“The Climate Crisis at the End of Your Fork”

 
 
(Written by Anna Lappé1 for Sustainable Table)

In this section:

Taking a bite out of climate change
The food and climate change connection
Table 1: Main sources of emission from agriculture
On the farm
The livestock liability
On the land
On the road: the food miles question
Other sources of emissions     How can farming help address the climate crisis?
What you can do
Table 2: An overview of food system sources of greenhouse gases
Table 3: The core difference between climate-crisis agriculture and climate-friendly farming
References
Visit Take a Bite out of Climate Change to learn more about the connection between our food system and climate change. Taking a Bite out of Climate Change
On September 8, 2008 Dr. Rajendra Pachauri, chair of the United Nations Intergovernmental Panel on Climate Change, spoke to 400 people gathered for an event hosted by the animal welfare organization, Compassion in World Farming.2 Pachauri, an Indian economist (and vegetarian) who had just been reelected to a second term as chairman, made one of the most public and bold statements about the connection between our diet and global warming on the world stage: Choosing to eat less meat, Pachauri said, or cutting out meat entirely, is one of the most important personal choices we can make to address climate change.

“In terms of immediacy of action and the feasibility of bringing about reductions in a short period of time, it clearly is the most attractive opportunity,” said Pachauri. “Give up meat for one day [a week] initially, and decrease it from there.”

To many of us, Pachauri’s specific prescription for addressing change might come as a surprise. When we think about the culprits behind the climate crisis, we tend to think about Big Oil or dirty coal-fired powered plants. We picture cars and industrial skylines, or imagine factories and smokestacks. It’s time we start thinking about another sector of the economy that is increasingly exacerbating the climate crisis. The global food system—including deforestation to make way for crops for cattle and cars—is responsible for an estimated one-third of total greenhouse gas emissions (see below, Main Sources of Emission from Agriculture).

Livestock production alone contributes to 18 percent of the global warming effect—more than the emissions from every single car, train, and plane on the planet.3 Though livestock production only contributes 9 percent of carbon dioxide emissions, the sector is responsible for 37 percent of methane and 65 percent of nitrous oxide, both potent greenhouse gases.4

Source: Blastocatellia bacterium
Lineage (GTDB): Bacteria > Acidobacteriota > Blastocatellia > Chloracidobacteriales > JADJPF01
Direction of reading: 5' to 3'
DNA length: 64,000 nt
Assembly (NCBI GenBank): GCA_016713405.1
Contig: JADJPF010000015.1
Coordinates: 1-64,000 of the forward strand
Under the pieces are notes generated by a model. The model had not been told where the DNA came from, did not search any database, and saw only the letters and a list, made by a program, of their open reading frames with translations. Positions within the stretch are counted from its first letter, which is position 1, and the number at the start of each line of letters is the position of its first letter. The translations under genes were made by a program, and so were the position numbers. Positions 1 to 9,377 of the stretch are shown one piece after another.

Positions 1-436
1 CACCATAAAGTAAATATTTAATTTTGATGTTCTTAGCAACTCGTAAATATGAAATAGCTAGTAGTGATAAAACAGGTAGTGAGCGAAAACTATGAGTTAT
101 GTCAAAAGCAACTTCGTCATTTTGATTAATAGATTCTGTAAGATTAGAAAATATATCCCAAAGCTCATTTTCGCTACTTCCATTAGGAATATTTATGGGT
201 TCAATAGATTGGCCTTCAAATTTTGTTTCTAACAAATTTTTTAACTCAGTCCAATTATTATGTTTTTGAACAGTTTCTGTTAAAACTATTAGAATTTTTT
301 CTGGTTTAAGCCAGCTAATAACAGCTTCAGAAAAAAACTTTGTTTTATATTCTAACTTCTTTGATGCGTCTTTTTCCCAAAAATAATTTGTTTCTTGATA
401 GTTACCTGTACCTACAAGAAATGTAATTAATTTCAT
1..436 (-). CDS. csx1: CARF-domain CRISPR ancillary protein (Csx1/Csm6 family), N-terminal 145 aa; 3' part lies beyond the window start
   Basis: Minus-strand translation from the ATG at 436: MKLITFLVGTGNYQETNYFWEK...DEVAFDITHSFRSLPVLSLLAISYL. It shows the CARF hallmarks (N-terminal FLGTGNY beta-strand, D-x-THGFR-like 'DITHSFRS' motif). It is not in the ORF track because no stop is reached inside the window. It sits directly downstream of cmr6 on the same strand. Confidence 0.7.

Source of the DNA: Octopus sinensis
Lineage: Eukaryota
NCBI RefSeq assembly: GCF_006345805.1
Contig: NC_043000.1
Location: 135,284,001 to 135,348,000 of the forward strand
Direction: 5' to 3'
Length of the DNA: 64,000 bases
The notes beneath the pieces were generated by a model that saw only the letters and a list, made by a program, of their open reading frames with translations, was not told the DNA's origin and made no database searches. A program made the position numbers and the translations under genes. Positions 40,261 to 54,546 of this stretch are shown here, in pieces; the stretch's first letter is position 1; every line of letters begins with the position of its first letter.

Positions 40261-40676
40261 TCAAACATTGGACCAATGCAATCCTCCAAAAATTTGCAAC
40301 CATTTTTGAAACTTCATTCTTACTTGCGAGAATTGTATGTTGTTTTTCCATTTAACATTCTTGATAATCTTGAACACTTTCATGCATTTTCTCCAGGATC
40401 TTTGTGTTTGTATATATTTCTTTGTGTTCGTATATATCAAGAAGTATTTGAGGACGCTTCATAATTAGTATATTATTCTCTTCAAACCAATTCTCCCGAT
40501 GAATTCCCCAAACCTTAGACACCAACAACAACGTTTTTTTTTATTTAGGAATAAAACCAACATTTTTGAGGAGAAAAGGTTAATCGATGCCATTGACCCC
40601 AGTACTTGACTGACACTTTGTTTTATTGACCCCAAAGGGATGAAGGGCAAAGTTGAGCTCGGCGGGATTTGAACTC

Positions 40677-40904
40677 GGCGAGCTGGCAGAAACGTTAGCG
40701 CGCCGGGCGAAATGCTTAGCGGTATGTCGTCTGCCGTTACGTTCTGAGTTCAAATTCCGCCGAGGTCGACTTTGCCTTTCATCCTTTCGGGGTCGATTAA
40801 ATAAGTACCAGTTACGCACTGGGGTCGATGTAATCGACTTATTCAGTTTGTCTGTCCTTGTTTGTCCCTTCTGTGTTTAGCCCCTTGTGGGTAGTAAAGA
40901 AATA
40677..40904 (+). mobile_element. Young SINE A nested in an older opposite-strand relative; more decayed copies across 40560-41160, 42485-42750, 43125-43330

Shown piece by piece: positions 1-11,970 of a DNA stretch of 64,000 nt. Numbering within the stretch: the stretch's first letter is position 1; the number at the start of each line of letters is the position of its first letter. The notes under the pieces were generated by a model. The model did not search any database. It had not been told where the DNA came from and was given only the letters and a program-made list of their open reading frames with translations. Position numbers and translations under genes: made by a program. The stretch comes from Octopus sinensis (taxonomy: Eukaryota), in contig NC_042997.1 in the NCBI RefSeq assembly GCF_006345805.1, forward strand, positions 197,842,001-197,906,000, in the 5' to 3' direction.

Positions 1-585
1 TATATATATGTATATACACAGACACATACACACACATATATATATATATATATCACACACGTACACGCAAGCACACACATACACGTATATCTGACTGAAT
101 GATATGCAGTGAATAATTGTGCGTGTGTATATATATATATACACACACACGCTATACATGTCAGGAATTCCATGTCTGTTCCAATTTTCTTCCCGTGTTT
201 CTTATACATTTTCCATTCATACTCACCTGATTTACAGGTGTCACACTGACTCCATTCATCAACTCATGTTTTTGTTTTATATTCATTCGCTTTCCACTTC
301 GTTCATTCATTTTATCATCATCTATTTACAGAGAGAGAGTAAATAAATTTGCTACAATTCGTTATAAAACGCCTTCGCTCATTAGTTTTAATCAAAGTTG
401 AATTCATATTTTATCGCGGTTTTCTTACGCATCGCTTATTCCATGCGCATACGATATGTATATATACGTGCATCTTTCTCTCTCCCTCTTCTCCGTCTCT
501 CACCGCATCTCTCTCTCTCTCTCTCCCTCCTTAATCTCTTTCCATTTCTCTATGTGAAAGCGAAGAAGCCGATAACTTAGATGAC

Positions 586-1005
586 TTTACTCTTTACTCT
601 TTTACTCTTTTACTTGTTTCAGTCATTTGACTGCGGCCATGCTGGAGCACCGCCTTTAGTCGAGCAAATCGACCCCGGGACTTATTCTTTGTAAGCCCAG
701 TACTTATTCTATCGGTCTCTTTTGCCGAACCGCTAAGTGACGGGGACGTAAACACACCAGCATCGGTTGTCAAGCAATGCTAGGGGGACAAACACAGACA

Move over Hummer, say hello to the hamburger.

The Food and Climate Change Connection
So how is food—supposedly life-sustaining stuff—one of the key factors in an environmental crisis that threatens the basis of life on earth? A big part of the answer is in the rapid and radical twentieth-century transformation of our food system from sustainably based, locally focused production, to a fossil-fuel addicted industrialized system. Agriculture has changed more in than the past two generations than it did in the previous 12,000 years. Unfortunately for us, almost every single aspect of our modern industrial system creates greenhouse gas emissions. And, as Dr. Pachauri says, another big reason is the rapid growth of livestock production. Indeed, to produce 2.2 pounds of beef burns enough energy to light a 100 watt bulb for twenty days Pachauri noted in his remarks earlier this month.5

Table 1: Main Sources of Emission from Agriculture

Main Sources of Emissions Percent of the Total Global
Warming Effect of Emissions
On the Farm
Fertilizer production and distribution
Methane and nitrous oxide emissions
1.5 to 2%
12%
On the Land
Deforestation and other land use changes
18%
On the Road
Transportation emissions from seed to plate
Specific food-system data unavailable
Additional Sources
Waste and manufacturing
Specific food-system data unavailable
Estimated Total6 33% of the total global warming effect can be attributed to the food system.
On the Farm

Fertilizers and On-Farm Fossil Fuel Use
Industrial farms are fossil-fuel addicted places, from their reliance on fossil fuels for powering machinery to petroleum-based chemicals used to create artificial soil fertility, protect against pests, and stave off weeds. The use of fossil fuels on farms, as well as in the manufacture of fertilizers and agricultural chemicals, contributes to the emissions of the food sector.

With one-third of the world’s cereal harvest and 90 percent of the world’s soy harvest being raised for animal feed, the energy required to grow those crops is a major factor in these on-farm emissions.7 In the United States and Canada, half of all synthetic fertilizer is used for feed crops.8 In the UK, the total is nearly 70 percent.9

A major reason that beef, in particular, has such a large environmental impact is because, of all livestock, cattle are among the worst converters of grain to meat. Whereas in nature cattle, which are ruminants, convert inedible-to-humans grasses into high-grade proteins, under industrial production grainfed cattle only provide about 1 pound of beef for every 10 to 16 pounds of feed they consume.10